One challenge that I faced when using tokens was remembering to update the token counts. That doesn’t sound challenging at first, but I was slow to do this a few times before I added it to my calendar. I also found that choosing the right number of tokens is tricky, and requires some trial and error. I’m still not sure that earning up to seven tokens is the magic number for my ten-week term, but it’s closer than four. If I were only granting extensions with tokens, then two or three might be about right, but since I also allowed them to be spent on revisions of exam questions, the number needed to be higher.

Acknowledgements and additional ideas

I want to reiterate that the idea of using tokens to add flexibility to my courses is not something I devised, and that I borrowed ideas from a variety of sources. In addition, Linda Nilson talks about the token system as being a fundamental component of specifications grading, helping students adjust to the rigor of the new system by adding flexibility. (See Eric Reyes’ post for his take and his syllabi.)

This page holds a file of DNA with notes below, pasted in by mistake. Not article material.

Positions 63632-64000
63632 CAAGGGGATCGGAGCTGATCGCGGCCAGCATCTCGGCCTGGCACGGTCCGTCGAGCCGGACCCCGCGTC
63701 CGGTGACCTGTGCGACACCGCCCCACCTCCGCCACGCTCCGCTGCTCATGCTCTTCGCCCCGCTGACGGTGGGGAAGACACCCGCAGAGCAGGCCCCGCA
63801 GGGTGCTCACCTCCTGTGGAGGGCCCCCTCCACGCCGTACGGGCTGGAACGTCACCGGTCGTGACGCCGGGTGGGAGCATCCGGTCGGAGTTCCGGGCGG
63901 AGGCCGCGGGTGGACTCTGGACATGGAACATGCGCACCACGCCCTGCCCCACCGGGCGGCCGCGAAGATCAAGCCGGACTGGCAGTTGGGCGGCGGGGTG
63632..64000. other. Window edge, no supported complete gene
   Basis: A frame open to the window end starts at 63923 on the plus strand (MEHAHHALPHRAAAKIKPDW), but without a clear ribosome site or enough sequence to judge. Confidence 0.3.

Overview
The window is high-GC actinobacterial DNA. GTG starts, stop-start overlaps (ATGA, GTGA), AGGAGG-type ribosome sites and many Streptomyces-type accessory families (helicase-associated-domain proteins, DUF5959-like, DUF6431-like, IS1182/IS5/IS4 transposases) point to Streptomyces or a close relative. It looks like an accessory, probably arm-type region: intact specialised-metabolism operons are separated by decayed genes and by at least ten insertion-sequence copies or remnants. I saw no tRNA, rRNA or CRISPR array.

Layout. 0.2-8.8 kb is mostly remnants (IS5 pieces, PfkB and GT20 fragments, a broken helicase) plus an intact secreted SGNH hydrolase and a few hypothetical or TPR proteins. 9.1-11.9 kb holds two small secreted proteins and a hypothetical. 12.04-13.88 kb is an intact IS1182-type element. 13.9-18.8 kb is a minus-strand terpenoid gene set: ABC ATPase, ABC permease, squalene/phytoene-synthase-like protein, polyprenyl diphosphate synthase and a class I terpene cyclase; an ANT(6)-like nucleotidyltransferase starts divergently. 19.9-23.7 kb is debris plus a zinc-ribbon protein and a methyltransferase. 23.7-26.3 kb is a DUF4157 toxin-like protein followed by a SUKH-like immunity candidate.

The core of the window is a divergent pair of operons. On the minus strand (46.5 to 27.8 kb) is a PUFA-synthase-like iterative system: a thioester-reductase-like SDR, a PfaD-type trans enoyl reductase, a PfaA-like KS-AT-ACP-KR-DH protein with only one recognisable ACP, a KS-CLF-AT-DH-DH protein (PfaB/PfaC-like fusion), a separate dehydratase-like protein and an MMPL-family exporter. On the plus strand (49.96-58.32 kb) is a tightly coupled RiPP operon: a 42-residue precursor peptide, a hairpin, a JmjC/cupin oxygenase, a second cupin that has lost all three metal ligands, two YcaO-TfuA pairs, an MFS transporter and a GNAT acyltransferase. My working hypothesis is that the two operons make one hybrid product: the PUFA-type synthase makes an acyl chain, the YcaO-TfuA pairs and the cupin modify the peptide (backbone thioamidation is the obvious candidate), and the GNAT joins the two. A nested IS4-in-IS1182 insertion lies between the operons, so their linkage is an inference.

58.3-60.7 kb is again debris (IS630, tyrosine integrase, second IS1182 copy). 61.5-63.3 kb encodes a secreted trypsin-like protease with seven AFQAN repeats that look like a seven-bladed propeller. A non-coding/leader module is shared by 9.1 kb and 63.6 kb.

In addition, I have seen other people use tokens that students exchange for different types of flexibility in a course, such as

  • An oral exam question revision rather than a written revision.
  • Drop an unsatisfactory homework grade
  • Increased flexibility in attendance policies

Other resources that helped me implement this system include:

Here’s a token to get you started in your classroom.